Why Indie Makeup Brand Lime Crime Has A Massive Image Problem


Nov 18, 2015


Ashley Hoffman

UPDATE: Although we reached out to the Lime Crime spokesperson numeroustimes before the publication of this story , they have asked, and we have agreed, to add this further response. “We received a letter from the FDA, dated November 13th, stating that they have completed their evaluation and based on their evaluations, Lime Crime has addressed the violation in their warning letter – which was to correct the labeling error. The matter has been corrected, the products being sold are labeled correctly and the case is closed.”

Lime Crime’s Instagram is loaded with praise for the vivid neon yellow, fuchsia, and electric blue makeup. The brand’s image is all unicorns and rainbows, but after we interviewed numerous customers, we found that the brand’s identity has become less about sparkle and more about their business practices. Buying and using cosmetics from the independent brand have caused problems for some beauty fanatics, we found when we began investigating in July of this year. Sephora, Urban Outfitters, and Nasty Gal have all sold the brand’s bold products, but the company has a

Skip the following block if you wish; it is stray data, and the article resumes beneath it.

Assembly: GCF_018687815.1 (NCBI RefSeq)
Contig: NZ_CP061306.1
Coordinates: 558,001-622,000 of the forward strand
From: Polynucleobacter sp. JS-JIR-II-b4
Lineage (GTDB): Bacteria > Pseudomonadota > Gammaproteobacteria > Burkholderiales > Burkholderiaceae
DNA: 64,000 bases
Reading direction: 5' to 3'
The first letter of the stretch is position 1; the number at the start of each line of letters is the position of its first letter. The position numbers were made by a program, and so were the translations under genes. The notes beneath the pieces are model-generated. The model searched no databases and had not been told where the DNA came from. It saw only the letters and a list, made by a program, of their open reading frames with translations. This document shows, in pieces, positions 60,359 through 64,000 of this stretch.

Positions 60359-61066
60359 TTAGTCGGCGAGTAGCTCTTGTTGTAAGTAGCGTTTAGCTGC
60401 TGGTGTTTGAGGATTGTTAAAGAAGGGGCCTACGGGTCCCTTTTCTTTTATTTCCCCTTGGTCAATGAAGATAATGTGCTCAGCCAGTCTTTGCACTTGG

dodgy track record with the internet beauty community. Think derogatory comments linked to the founder— musician Doe Deere (legal name, Xenia Vorotova) who started the company in 2008— a warning from the FDA, and the dubiously late response to the alleged credit card fraud their customers endured. Now you’re firmly in the Lime Crime zone.

The customers with whom we spoke said they agree with the litany of complaints you’ll find in anonymous makeup forums where people go to air grievances. The way things at Lime Crime are going these days, you’d think someone mapped out the ultimate blueprint for alienating everyone with an internet connection. With Lime Crime, you can start anywhere in their history and the fault lines emerge. One messy situation leads to another. Most recently, customers have complained about the ingredients.


FDA slapped Lime Crime with a warning letter on July 29th of this year for listing the ingredient ferric ferrocyanide on their lip products. (The FDA approves of the ingredient for products applied externally but not on your lips, which they do not consider external.) FDA spokesperson Megan McSeveney told us that they received six complaints in two months about Lime Crime products, “which is why we investigated further.”

While cause and effect can be tricky to confirm, when Ashlee Larche, of Port Henry, New York says when she tried Lime Crime’s Cashmere lipstick, she had a strong reaction. “My lips got really super super itchy around the bottom and around the cupid’s bow. I thought it was just a one-time thing, but then I started seeing similar reactions.”

Lime Crime stated this was a labeling error. We reached out to a Lime Crime spokesperson who told us “the results of the FDA-approved and required testing validating Lime Crime’s labeling error claim have been submitted to the FDA.” The FDA spokesperson told us, “if they do not contain these ingredients, the products are misbranded and therefore also prohibited in interstate commerce.”